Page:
The return of Twin Peaks is a lot to process. After each episode, Uproxx‘s Alan Sepinwall and Keith Phipps attempt to hash out what we all just watched.
Keith: We started this season with three remarkable episodes that quickly established Twin Peaks: The Return would have strong ties to the original series while also letting David Lynch be David Lynch, sometimes at length, as in the amazing, virtually wordless 15-minute opening of “Part 3.” You raised the possibility of mid-season sag, which I brushed away. Mid-season sag is for other shows.
This was a pretty saggy episode. We talked before about how the deliberate pace and the show’s tendency to linger a beat too long — and then a beat more — is part of what makes it work. this is the first time I felt like it wasn’t working. I’m enjoying MacLachlan’s performance as the naive Good Coop (a.k.a. “Mr. Jackpots”) and I welcome Naomi Watts in anything, but I started to lose patience with his domestic scenes. Then there’s Wally Brando, who I’m sure we’ll be discussing at length. This was the most overtly comedic episode of the series so far and I thought it was the least successful — maybe not by coincidence, even though I tend to find Lynch pretty funny. (I think I might be the only fan of Lynch and Frost’s short-lived, post-Twin Peaks sitcom On The Air.) All of which is to say, I liked this episode but I liked it least of this first bunch, and by a sizable margin.
Alan: Yeah, I wanted to discuss “Part 3” on its own because I felt it deserved the special attention. The flip side of that is that we wind up with an episode without much meat on it. Arguably more happens here, plot-wise, than in the previous hour, but it all feels like it’s moving much more slowly, in part because so much of it is just scenes being elongated for humor’s sake. And even though I’m also a sucker for the Lynch/Frost sense of humor — and incredibly relieved that the humor is back, after Fire Walk With Me was such a grim slog — doing an episode that’s virtually nothing but that is a lot.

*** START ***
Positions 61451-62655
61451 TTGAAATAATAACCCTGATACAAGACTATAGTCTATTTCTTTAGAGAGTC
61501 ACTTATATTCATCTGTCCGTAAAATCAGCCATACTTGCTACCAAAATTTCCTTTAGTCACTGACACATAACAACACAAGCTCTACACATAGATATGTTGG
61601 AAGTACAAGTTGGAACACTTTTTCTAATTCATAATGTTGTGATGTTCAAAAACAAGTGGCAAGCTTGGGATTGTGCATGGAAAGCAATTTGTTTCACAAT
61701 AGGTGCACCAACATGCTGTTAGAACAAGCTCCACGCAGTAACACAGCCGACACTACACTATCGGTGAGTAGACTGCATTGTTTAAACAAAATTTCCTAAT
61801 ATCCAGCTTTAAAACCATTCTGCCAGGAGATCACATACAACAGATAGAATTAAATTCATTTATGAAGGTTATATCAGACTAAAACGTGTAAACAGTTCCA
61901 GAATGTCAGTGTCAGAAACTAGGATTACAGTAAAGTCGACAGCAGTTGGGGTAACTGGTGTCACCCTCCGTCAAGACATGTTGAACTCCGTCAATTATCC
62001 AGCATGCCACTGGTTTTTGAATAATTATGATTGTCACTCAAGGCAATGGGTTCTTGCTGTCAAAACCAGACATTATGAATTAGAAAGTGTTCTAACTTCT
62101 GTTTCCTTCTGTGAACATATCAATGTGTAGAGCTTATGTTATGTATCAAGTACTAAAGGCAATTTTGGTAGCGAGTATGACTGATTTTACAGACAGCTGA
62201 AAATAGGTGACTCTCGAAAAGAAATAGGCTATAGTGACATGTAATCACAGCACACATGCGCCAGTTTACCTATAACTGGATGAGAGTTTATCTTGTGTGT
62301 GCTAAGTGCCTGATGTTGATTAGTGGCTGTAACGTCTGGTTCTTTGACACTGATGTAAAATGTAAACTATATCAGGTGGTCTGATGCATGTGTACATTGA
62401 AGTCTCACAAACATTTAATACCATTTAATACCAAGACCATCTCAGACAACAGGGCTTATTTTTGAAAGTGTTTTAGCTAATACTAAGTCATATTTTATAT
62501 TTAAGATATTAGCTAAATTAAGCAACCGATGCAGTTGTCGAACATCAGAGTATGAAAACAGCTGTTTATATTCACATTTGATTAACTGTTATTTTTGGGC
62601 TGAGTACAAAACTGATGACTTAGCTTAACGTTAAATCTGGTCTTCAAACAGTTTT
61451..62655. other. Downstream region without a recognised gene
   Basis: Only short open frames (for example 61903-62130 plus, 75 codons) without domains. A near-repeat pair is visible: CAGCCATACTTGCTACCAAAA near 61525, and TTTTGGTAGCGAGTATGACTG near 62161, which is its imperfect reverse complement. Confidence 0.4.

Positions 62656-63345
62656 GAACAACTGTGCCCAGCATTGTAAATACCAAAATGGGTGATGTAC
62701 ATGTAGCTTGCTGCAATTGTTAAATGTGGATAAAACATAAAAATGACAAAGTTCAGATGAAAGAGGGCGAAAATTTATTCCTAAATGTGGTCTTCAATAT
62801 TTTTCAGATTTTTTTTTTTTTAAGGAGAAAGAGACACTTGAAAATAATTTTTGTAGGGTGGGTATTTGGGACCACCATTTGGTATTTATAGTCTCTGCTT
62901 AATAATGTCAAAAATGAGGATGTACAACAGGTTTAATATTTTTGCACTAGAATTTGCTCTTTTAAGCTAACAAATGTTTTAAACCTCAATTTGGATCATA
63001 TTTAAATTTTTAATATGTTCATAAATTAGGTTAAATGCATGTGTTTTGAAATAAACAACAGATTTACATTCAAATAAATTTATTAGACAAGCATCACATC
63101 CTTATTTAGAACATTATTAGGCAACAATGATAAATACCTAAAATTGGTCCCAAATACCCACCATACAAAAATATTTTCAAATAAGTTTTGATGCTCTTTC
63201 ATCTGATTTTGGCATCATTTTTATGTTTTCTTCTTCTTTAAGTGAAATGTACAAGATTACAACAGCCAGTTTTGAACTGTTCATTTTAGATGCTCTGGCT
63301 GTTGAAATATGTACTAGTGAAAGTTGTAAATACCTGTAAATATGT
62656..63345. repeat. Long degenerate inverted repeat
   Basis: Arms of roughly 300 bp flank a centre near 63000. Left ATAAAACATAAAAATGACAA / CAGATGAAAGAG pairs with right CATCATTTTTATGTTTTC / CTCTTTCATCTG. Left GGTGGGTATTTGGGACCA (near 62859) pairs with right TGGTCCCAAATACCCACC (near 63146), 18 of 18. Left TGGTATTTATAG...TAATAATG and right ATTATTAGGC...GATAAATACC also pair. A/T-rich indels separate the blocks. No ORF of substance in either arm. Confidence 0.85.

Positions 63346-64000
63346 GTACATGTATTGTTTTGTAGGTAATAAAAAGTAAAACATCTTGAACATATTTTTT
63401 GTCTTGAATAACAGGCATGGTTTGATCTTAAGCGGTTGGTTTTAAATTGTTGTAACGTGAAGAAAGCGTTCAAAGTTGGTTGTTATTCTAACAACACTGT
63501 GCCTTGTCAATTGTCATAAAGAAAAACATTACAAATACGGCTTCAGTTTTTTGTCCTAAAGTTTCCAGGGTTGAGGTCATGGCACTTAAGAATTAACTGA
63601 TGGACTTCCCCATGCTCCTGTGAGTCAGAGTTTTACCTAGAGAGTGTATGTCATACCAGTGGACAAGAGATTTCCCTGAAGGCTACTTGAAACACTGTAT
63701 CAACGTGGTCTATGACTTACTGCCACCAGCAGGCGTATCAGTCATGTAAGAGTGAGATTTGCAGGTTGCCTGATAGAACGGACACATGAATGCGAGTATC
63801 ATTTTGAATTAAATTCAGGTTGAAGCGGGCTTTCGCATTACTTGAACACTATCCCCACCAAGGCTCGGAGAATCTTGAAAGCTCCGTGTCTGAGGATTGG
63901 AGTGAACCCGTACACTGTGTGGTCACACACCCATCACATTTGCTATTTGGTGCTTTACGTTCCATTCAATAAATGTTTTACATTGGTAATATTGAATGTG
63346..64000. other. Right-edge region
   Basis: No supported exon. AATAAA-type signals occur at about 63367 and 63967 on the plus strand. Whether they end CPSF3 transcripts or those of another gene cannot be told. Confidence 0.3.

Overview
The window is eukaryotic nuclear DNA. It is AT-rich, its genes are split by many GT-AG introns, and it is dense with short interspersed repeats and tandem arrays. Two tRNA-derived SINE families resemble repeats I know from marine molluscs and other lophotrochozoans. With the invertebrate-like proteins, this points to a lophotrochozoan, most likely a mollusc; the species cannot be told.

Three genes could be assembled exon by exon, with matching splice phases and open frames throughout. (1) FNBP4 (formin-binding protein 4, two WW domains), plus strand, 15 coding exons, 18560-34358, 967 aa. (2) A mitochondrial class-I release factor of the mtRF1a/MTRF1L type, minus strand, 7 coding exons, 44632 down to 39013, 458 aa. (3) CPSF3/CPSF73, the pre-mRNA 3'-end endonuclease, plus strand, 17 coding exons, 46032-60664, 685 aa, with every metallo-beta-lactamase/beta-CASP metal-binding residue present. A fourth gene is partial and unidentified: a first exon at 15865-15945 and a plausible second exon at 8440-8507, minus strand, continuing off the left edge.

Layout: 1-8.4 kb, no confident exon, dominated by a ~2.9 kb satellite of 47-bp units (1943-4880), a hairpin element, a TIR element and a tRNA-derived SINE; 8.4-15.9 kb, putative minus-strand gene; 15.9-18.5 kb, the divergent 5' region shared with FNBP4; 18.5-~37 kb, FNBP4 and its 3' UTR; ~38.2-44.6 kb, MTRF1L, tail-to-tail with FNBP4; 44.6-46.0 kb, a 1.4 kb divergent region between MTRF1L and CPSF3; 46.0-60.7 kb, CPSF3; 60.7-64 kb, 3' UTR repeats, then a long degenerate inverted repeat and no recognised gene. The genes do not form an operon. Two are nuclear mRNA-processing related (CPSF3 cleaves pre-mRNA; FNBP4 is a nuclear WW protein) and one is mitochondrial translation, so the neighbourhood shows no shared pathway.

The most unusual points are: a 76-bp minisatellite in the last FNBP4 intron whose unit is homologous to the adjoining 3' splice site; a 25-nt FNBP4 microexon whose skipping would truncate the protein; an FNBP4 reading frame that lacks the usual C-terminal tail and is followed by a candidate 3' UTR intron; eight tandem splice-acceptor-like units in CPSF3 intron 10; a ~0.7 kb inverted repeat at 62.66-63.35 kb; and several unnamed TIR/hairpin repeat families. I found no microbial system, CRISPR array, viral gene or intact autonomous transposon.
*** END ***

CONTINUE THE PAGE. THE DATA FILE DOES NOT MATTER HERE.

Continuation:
Kyle MacLachlan is a great physical and verbal comedian, so it’s fun to witness Good Coop parroting other people’s phrases (“HellOOOOOOOOO!”) and gestures, but it felt like that was nearly the whole hour, which… maybe Showtime wasn’t wrong (before Lynch tried to quit the project in protest) to suggest fewer episodes might be necessary? Cooper stumbling around in Dougie Jones’ life feels very much like Netflix streaming drift — or like various cougar or amnesia-related stories midway through 24 seasons — designed solely to elongate the story and keep our hero from getting to where he needs to faster. It’s more fun than most delaying tactics, because Lynch + Frost + MacLachlan (with a little sprinkling of Watts and the charming Pierce Gagnon as Sonny Jim), but it’s the most impatient I’ve felt through these early episodes about anything non-shovel-related.
And yet… I think I could have watched an entire hour that was just Michael Cera doing a pitch-perfect Marlon Brando as Lucy and Andy’s son, Wally Brando. It’s such a weird idea, even for Twin Peaks, and yet I’ve watched so many Brando interviews in my life (and listened to my pal Matt Zoller Seitz’s impression of so many more), and Cera and the script get it perfectly. It seems to have nothing to do with anything — other than providing closure to the pregnancy/paternity story from season two (Wally’s affectations feel like DNA he inherited from Dick more than he might have from Andy) — yet listening to Cera go on and on and on about Dharma and his travels and his great respect for both Sheriffs Truman was delightful to me. And Robert Forster was the perfect straight man for it. Forster’s a character actor for whom I can pay the highest compliment: He always seems so natural that it almost never feels like he’s actually acting, but is just a sheriff or vacuum cleaner repairman or bail bondsman who happened to stumble into a casting call. With Michael Ontkean retired, Forster makes for an excellent sane man at the center of the town’s usual weirdness.
I know you have issues with Wally Brando, Keith, so let’s hear them. How did you feel about Forster as Frank Truman? And are you surprised that we’re four hours in and have barely spent any time with Twin Peaks characters who don’t work at the sheriff’s station? The conclusion of “Part 2” suggested we were going to dive back into personal drama involving Shelly, James, etc., and since then… nothing.